Here’s How Trinamool damaged Congress in Meghalaya; 12 of the 17 Congress MLA joined Trinamool

The recent defection of 12 of the 17 Congress MLAs in Meghalaya, led by former Chief Minister Mukul Sangma, is another symbol of the Congress’ erosion in the state. The party will lose the post of main opposition in Meghalaya after these MLAs join the Trinamool Congress.

In Arunachal Pradesh, 43 of the then 44 Congress MLAs, including CM Pema Khandu, quit the Congress in September 2016, joining the People’s Party of Arunachal and remained in power; Months later, Khandu and a large number of MLAs joined the BJP.

In Arunachal, the BJP became the ruling party overnight; In Meghalaya, the Trinamool is set to become the main opposition party through a similar, hostile takeover.

Why was Sangma upset?

Sangma, the leader of the Congress Legislature Party, had been upset since August, when the central leadership appointed Shillong MP Vincent Pala as state Congress president in place of Celestine Lyngdoh. A dozen MLAs from Sangma and Garo Hills did not attend a function to honor Pala and newly appointed working presidents in Shillong in September.

In early October, there were reports that Sangma had met a Trinamool Congress leader in Kolkata and Assam Chief Minister Himanta Biswa Sarma in Guwahati. Although Sangma denied all these things, the Congress leadership called the entire Meghalaya leadership, including Sangma, to Delhi that month. The Congress tried to give a message of unity ahead of the by-elections to three assembly seats, all of which were ultimately defeated.

Congress sources, on the other hand, say that Sangma had not been taking an active interest in the party’s affairs for some time, even though the party had made him the President of the North East Coordination Congress Committee.

Funds were another issue: Sources say Sangma felt that the Congress would not be able to fund the party’s campaign in a big way, a problem he felt the Trinamool would not face.

Switching Over

Sources said that members of Trinamool strategist Prashant Kishor’s team had been camping in Shillong for the last two months and were trying to persuade the MLAs to switch sides. His job was to convince the legislators that if a majority of them passed, they could avoid action under the anti-defection law.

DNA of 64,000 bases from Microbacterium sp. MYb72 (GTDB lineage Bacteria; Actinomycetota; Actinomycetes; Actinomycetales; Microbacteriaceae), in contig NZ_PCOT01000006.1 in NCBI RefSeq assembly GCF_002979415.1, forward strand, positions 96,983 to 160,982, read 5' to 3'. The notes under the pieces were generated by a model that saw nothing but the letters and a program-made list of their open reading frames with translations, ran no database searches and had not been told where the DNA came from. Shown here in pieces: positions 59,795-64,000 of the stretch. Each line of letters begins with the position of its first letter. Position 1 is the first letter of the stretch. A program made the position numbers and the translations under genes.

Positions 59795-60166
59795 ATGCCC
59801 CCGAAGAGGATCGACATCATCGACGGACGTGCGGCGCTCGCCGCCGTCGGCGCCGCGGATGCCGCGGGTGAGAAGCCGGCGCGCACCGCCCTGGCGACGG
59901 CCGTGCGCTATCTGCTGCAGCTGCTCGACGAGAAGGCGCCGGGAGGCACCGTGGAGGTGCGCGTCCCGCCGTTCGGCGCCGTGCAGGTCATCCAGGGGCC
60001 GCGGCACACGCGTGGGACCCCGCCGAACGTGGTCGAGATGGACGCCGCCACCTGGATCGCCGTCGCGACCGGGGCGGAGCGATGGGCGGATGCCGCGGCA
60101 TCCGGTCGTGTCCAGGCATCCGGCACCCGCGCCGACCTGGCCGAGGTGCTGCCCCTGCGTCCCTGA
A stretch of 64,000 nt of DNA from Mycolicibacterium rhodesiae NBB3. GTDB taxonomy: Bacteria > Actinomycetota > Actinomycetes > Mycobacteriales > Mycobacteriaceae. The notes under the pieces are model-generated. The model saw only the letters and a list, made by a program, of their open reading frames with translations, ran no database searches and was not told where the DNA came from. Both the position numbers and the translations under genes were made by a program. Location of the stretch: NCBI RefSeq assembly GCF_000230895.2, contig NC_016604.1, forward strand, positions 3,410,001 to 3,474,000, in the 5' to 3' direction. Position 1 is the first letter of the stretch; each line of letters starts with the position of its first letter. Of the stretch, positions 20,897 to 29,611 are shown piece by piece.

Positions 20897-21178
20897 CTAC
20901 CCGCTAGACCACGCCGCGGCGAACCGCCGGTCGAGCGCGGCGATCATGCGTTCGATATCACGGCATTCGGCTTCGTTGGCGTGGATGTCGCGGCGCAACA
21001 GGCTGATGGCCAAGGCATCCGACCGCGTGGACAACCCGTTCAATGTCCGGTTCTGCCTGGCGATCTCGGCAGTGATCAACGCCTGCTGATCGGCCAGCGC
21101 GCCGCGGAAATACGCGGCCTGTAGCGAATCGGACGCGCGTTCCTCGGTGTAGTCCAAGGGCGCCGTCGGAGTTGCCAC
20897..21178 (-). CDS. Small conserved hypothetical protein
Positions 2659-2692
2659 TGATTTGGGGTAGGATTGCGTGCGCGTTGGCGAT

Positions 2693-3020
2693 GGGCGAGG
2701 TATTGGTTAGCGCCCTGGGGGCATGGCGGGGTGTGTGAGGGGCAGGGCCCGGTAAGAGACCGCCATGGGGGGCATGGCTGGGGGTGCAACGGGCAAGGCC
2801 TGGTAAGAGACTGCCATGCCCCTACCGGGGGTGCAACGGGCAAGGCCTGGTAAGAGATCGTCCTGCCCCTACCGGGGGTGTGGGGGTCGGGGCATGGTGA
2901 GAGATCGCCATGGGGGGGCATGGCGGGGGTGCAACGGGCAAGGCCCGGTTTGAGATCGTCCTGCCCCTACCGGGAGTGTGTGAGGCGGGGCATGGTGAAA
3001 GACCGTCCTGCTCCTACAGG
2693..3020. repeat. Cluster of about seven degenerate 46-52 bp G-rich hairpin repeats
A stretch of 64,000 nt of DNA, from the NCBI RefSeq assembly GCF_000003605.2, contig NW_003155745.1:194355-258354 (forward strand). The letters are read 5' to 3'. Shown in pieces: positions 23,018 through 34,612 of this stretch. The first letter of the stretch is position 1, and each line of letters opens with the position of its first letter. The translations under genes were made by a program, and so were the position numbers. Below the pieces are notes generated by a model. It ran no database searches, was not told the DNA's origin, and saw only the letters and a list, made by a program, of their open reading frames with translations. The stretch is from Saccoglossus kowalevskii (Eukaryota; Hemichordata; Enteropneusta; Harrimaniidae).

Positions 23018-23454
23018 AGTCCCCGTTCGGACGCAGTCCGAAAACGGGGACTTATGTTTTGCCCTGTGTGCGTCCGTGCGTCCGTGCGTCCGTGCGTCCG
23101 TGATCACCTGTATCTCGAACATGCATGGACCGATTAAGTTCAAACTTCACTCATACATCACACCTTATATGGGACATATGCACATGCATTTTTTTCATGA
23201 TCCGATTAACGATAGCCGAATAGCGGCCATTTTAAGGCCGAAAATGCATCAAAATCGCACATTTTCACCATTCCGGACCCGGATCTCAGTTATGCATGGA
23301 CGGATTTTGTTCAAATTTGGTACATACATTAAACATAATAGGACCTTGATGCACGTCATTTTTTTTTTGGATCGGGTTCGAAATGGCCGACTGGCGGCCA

State Congress sources said that the central leadership was aware of all this. In another attempt at synergy, AICC General Secretary (Organisation) KC Venugopal and AICC in-charge of Meghalaya Manish Chatrath met Sangma, Pala, senior leaders Charles Pyngrop and MPCC working presidents Amparin Lyngdoh, Marthan Sangma and James Lyngdoh on 18 November .

After the meeting, Sangma and Pala issued a joint statement vowing to strengthen all the forces of the party to effectively overcome obstacles and challenges in the 2023 Assembly elections. But by then, Congress central leaders had now realized that Sangma had already made up his mind, and that he was riding on the leadership.

Kishor is also said to have played a role in bringing former Goa Chief Minister Luizinho Faleiro and some others into the Trinamool Congress. Interestingly, Kishor was in touch with Rahul Gandhi and AICC general secretary Priyanka Gandhi Vadra a few months back, and was reported to be joining the Congress. But unease among the party’s senior leadership over Kishor’s inclusion, reportedly coupled with the mandate to run and manage its campaign, prompted party chief Sonia Gandhi to shelve the proposal.

Congress in Confusion

In the 2018 assembly elections, the Congress, which was in power till then, emerged as the single largest party with 21 seats in the 60-member house. The National People’s Party of Conrad Sangma, who is now the chief minister, came second with 19 seats. Yet the BJP brought together Sangma’s NPP, some smaller parties and an independent MLA to prevent the Congress from coming to power.

The Congress had sent its top leaders – the late Ahmed Patel, the then Congress general secretary CP Joshi, Mukul Wasnik and Kamal Nath to Shillong to explore all options for government formation, but Himanta Biswa Sarma got the better of them. ,

Partition will now deepen the perception that Congress is not able to fix its house in different states. Anyway, the party is struggling to dispel the notion that it is drifting. It will be difficult to stand on my feet again in Meghalaya.

Rise of Trinamool

Partition will also change the political equation of Meghalaya. The rise of the Trinamool Congress – with no paucity of funds and an election strategist like Kishor – could pose a challenge to the ruling system as well.

The aggressive expansion drive of the Trinamool Congress has opened up a secular option for disgruntled Congress leaders, who had an ideological aversion to joining the BJP.

Be it Faleiro in Goa, Sushmita Dev in Assam or Laliteshpati Tripathi in UP, the crossing over of leaders has shown that there is now a secular alternative to the Congress, and it is a party that is in power in a state and is taking on the BJP aggressively. The Congress has always attacked the BJP for poaching its leaders and destabilising its governments; now it faces a similar threat from an opposition fellow traveller.

These moves will further strain the Congress-Trinamool Congress ties. This will not just cast a shadow on opposition floor coordination in Parliament, but impact the wider anti-BJP unity, a mantra which all opposition parties keep chanting, but which is increasingly looking like a mirage now.

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